2005 Cardiovascular System
2014 General Immune System Function, B cells, T cells, Human Lupus Biology
Mechanisms and Consequences of HDL small RNA Communication in SLE
2014 Immunoregulation MicroRNAs
The study and what it means to patients
My co-investigator, Dr. Kasey Vickers and I, are studying a newly discovered way that T cells and B cells of the immune system communicate using small pieces of genetic material called micro-RNAs (miRNAs) as messengers. We will use cutting edge technology to test if cholesterol transfers miRNAs between immune system cells and if this is altered in lupus causing an imbalance in the immune system. Potentially, the next step would be to develop new drugs that correct miRNA communications to re-balance the immune system and treat the disease.
MicroRNAs (miRNAs) are small pieces of genetic material that are known to act within cells to control which genes are turned on. More recently, it has been discovered that miRNAs also act as messengers to communicate information between cells. It turns out that the miRNAs are transported between cells attached to cholesterol. Because we know that T cells and B cells do not function normally in lupus, we will use sophisticated techniques to take a closer look at the role of miRNAs in communication between these cells and test if this is altered in patients with lupus. If we can demonstrate a damaged miRNA communication process between B cells and T cells in lupus patients that may allow us to identify new drug therapies for this disease.
SLE is a debilitating autoimmune disease with limited treatment options. Features of SLE include chronic T and B cell activation and HDL dysfunction. Studies show that the HDLs from SLE patients lack cardio-protective characteristics and are associated with signaling and protein expression changes, suggesting differential regulatory functions of SLE HDL. We recently reported that HDL transfers functional microRNAs (miRNA) to cells in a scavenger receptor BI (SR-BI)-dependent manner. SR-BI null mice develop a lupus-like autoimmune disorder including T and B cell activation and cell proliferation, pointing to a role for HDL-mediated miRNA transfer in maintaining immune homeostasis. Lending further support to this idea are preliminary data indicating that monocytes, macrophages, and T cells export miRNAs to HDL. Taken together, this suggests that HDL-mediated communication between disparate cell types may be altered in SLE. Therefore, we hypothesize that dysregulation of HDL-mediated miRNA transfer between macrophages, T cells and B cells is an important molecular mechanism underlying SLE disease pathogenesis. Understanding this mechanism will result in alteration of the current paradigm of cell-to-cell communication in autoimmune disorders and allow for identification of novel SLE drug targets.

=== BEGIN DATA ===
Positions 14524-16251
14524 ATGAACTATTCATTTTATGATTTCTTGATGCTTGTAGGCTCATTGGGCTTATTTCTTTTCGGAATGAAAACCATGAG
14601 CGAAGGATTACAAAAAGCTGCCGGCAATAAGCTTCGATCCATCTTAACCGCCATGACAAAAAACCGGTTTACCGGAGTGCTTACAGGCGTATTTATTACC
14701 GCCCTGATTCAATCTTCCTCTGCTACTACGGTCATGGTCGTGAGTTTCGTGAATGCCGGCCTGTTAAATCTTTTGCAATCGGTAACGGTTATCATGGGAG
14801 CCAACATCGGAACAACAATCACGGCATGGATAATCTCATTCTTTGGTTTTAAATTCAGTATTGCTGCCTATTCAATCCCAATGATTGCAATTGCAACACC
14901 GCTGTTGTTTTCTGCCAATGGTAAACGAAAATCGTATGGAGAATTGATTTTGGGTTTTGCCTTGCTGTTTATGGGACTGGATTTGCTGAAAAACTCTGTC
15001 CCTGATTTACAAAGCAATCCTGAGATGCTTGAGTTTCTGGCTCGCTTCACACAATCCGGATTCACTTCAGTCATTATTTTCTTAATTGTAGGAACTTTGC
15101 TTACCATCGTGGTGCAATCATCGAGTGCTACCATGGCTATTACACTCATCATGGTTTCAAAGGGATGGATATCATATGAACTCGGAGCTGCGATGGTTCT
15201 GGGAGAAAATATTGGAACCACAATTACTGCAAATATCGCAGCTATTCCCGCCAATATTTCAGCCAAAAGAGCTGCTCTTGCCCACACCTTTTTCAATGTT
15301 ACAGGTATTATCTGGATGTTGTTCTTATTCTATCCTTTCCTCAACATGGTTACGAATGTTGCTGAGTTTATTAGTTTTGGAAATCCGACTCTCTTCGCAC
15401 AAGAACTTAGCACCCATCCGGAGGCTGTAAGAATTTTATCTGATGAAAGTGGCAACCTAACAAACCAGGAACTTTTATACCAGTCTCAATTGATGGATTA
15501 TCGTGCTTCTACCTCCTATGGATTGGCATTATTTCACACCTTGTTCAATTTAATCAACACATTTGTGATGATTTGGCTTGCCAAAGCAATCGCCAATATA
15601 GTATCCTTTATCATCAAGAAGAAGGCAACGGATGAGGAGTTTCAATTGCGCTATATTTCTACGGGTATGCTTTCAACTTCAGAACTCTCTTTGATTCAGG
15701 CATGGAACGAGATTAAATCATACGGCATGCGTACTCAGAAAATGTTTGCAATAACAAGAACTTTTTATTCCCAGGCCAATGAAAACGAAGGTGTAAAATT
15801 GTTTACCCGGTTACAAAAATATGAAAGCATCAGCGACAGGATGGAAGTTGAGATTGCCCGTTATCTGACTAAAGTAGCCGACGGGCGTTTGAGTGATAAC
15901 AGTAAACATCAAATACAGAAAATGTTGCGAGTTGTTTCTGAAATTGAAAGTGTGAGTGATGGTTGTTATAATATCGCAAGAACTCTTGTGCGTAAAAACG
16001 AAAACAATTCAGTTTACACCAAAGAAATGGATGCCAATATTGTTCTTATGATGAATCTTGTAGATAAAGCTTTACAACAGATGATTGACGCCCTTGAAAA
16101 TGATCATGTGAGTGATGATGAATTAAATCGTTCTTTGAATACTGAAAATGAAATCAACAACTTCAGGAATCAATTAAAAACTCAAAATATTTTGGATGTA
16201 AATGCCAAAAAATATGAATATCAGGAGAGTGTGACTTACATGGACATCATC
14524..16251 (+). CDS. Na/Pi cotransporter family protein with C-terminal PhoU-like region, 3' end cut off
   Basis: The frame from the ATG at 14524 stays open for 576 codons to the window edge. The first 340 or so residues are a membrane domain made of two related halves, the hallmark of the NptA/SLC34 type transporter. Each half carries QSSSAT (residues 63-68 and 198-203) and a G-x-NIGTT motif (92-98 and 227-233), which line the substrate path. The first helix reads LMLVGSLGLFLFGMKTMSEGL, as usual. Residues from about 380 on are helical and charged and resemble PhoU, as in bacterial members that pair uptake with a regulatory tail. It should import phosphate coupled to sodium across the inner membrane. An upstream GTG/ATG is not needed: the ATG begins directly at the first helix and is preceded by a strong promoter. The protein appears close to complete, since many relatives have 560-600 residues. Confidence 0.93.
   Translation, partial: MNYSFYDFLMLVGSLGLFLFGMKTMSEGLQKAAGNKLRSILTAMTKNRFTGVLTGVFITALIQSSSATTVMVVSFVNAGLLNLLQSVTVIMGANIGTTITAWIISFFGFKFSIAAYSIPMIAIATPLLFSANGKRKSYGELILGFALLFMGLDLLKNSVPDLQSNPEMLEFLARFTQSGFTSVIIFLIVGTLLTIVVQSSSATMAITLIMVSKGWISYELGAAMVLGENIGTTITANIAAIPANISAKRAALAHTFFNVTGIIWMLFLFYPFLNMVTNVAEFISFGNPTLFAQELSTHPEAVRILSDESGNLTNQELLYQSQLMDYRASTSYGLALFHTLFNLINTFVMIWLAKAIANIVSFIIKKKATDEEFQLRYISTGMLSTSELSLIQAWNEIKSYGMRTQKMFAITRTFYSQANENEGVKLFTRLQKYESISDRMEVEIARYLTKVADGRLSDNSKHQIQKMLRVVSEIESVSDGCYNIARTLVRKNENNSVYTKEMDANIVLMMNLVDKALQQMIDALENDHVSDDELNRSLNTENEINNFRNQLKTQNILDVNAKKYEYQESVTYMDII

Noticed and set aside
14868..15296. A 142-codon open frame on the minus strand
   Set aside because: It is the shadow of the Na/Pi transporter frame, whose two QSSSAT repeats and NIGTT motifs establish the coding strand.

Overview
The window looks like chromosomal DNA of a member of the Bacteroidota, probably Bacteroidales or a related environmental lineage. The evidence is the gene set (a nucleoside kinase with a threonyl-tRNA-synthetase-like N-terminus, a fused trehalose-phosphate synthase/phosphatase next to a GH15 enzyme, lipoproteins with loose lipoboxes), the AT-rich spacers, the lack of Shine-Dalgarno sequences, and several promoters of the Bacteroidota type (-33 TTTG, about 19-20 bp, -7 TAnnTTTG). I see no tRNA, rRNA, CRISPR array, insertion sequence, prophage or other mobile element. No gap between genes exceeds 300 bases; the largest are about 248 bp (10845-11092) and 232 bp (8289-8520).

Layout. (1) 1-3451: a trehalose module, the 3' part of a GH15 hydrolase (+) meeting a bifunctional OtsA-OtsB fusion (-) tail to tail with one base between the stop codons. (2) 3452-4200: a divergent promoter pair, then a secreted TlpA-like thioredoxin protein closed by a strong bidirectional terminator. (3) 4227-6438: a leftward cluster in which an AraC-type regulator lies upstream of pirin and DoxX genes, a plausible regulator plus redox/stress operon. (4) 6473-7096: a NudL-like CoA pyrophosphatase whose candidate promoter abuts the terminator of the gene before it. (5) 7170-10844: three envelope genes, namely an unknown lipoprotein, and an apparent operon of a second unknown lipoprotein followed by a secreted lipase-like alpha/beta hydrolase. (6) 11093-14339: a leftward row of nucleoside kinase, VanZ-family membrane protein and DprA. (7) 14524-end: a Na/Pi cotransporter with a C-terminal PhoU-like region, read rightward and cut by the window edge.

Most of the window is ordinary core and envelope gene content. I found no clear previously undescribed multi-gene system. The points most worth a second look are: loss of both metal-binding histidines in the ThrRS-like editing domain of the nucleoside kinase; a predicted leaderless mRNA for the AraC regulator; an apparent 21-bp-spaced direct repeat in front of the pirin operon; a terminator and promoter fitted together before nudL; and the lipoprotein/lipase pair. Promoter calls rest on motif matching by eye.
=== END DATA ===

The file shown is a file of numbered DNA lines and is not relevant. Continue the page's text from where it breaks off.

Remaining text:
Why do blood vessels in people with lupus tend to prematurely narrow and harden, a condition called atherosclerosis that sometimes results in fatal heart attacks and devastating strokes?
Using novel mouse models, Dr. Major found that just having lupus is enough to cause accelerated atherosclerosis – you don’t need to have a high fat diet too.
She fed a normal, non-high fat diet to lupus-prone, atherosclerosis-susceptible mice to observe whether the animals quickly develop hardened arteries, all the while examining the effect of slight changes in cholesterol (serum lipoproteins) and the immune system.
In 2008 she won an NIH grant for $1.5 million to further develop this animal model and generate techniques for early detection and prevention of lupus atherosclerosis.
“I am thrilled that I could provide a great return on your investment in me!” Dr. Major said.
Dr. Major also was awarded the Irvine Paige new investigator prize at an American Heart Association meeting, and credits LRI funding for the award.
“Obtaining the LRI grant was a huge spring board for my interest and research in lupus.” - Dr. Major, 2010
Immune dysregulation accelerates atherosclerosis and modulates plaque composition in systemic lupus erythematosus. Stanic AK, Stein CM, Morgan AC, Fazio S, Linton MF, Wakeland EK, Olsen NJ, Major AS. Proc Natl Acad Sci USA. 2006 May 2;103(18):7018-23.
In 2008, Dr. Major won a $1.5 million NIH grant to continue her research in lupus atherosclerosis.
Rev. July 2010